In contrast, risks are not reasonably foreseeable if they are so unusual or infrequent that it would be unfair to impose a duty upon the defendant to prevent them. For example, if a gas station customer pries a pump open, throws a lit match inside, and causes an explosion, then the gas station owner is unlikely to be held responsible because it is highly unlikely that such an event would ever occur.
In determining whether a risk is reasonably foreseeable, courts look to the facts and circumstances surrounding the incident. Courts also consider the likelihood of injury, the magnitude of the burden on the defendant to guard against the injury, the consequences of placing this burden on the defendant, and more.
Did the Defendant Breach Their Duty of Care?
Once a court determines that a risk is reasonably foreseeable and that the defendant has a duty to protect against that risk, the next question is whether the defendant breached their duty of care.
A person breaches their duty by failing to act as a reasonable person would under similar circumstances. In general, a defendant breaches their duty of care by failing to exercise ordinary care. Ordinary care means that degree of care that any reasonably careful person would observe and follow under like circumstances. The standard of care varies depending on the nature of the activity involved. If the activity involves a high degree of danger, then the standard of care is higher than for activities involving low degrees of danger.
For example, if a driver were driving at night without headlights, then the driver would be negligent for failing to use ordinary care. However, if the same driver were driving during daylight hours, then the driver would only be negligent if they failed to drive safely within the speed limit.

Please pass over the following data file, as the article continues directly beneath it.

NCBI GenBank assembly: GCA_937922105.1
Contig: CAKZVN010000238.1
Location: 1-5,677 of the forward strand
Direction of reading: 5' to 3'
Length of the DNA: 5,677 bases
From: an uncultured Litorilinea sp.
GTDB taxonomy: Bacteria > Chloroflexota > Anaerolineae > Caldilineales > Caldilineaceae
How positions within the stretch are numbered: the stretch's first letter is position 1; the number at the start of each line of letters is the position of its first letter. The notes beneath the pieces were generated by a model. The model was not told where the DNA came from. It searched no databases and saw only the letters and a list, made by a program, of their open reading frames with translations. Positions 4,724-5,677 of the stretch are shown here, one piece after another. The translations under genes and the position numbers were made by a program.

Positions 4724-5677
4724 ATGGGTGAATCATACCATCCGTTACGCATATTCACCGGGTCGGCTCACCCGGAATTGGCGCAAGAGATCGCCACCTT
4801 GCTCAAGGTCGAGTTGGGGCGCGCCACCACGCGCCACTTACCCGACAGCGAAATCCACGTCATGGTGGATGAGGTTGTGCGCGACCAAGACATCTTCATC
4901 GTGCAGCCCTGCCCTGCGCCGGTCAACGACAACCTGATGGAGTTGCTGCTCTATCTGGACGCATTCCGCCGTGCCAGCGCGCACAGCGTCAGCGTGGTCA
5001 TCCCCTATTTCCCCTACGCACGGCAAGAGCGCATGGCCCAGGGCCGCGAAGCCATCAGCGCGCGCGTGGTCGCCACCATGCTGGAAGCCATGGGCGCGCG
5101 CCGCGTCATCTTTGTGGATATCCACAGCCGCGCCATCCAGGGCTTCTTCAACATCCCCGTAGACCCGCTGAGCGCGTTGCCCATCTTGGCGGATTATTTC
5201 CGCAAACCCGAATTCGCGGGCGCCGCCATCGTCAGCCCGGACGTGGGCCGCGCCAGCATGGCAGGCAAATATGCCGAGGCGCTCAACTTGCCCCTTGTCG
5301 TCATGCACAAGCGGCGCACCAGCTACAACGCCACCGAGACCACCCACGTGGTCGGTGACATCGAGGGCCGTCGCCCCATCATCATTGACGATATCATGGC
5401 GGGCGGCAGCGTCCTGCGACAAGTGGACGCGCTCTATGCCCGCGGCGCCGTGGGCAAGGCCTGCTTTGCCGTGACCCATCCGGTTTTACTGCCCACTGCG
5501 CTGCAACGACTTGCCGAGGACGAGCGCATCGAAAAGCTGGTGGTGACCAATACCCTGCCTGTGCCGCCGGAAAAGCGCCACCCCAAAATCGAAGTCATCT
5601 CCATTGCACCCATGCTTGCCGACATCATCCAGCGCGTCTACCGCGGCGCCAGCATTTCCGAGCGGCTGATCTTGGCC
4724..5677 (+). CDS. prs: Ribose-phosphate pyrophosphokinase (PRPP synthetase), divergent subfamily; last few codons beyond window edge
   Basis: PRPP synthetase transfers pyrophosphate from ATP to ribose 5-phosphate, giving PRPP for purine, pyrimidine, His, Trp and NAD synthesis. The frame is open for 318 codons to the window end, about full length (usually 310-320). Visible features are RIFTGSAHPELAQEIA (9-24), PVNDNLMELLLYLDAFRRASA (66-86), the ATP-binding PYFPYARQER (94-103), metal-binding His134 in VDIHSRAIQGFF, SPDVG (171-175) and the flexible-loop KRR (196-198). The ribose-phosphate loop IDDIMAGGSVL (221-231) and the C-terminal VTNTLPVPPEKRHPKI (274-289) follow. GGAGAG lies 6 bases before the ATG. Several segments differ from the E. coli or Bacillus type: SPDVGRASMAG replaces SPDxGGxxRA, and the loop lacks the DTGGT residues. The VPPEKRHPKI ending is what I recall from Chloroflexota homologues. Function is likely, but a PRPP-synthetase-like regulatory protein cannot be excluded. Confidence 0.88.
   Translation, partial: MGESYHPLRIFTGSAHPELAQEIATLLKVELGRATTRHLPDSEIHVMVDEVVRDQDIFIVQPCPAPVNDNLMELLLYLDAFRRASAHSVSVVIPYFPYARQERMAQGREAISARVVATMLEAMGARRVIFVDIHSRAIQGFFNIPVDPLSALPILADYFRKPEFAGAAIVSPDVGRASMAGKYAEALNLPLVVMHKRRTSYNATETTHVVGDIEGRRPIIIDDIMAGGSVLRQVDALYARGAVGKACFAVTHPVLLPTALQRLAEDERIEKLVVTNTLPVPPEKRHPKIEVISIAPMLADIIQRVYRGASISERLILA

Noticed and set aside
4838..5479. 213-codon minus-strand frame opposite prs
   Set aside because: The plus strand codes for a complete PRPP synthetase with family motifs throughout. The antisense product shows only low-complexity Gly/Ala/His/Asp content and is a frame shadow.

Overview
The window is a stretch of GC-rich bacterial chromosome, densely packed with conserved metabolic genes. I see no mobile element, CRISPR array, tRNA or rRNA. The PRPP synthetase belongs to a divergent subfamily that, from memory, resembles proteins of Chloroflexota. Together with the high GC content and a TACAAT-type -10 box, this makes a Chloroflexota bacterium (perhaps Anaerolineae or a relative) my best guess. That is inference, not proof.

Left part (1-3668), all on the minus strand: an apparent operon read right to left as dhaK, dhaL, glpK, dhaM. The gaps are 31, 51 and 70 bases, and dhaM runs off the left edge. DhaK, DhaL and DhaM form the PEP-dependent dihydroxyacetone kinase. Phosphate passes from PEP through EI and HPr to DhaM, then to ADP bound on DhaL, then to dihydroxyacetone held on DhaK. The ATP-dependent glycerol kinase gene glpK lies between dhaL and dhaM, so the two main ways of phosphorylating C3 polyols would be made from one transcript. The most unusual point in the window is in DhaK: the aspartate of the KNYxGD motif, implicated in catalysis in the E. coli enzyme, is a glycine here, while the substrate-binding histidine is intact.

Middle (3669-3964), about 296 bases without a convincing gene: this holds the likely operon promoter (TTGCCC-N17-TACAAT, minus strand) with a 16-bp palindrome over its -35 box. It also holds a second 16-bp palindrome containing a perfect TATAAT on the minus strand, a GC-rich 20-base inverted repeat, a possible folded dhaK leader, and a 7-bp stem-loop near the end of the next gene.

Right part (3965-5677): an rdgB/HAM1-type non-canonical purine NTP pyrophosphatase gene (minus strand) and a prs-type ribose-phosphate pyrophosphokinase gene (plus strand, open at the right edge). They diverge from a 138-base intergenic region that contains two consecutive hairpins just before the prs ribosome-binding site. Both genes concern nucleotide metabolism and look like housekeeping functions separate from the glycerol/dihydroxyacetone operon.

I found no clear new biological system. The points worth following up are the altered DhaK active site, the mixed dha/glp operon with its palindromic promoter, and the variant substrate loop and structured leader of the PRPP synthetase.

Did the Breach Cause Your Damages?
If it was not the defendant’s actions that actually caused your injuries, then the defendant can’t be held liable for damages. To recover damages, you must prove that the defendant’s breach of duty was the actual cause of your injuries. Actual causation requires proof that the plaintiff would not have suffered harm if not for the defendant’s negligence.
If a defendant’s negligence was not the actual cause of your damages, then the defendant can still be liable for your losses if the defendant’s acts combined with other independent forces to produce your damages. Such independent forces may include intervening causes, superseding causes, new natural conditions, or the failure of a third party to perform a legal duty.
Intervening causes are those events that occur after the original defendant’s negligence occurs. An intervening cause breaks the chain of legal responsibility between the person originally responsible for the injury and the injured party. For example, suppose you trip over a rock while in a friend’s garden. Your friend might be held responsible for your injuries, as they have a duty of care toward their visitors in keeping them reasonably safe on the premises they invite them to.
Superseding causes are those events that happen after the original defendant’s negligence occurs and that prevent the original defendant from being held liable for the plaintiff’s injury. In the previous example, if a third party had come along and knocked down the rock moments before you tripped on it, thus causing you to trip over it, then the landowner might not be liable for your injuries.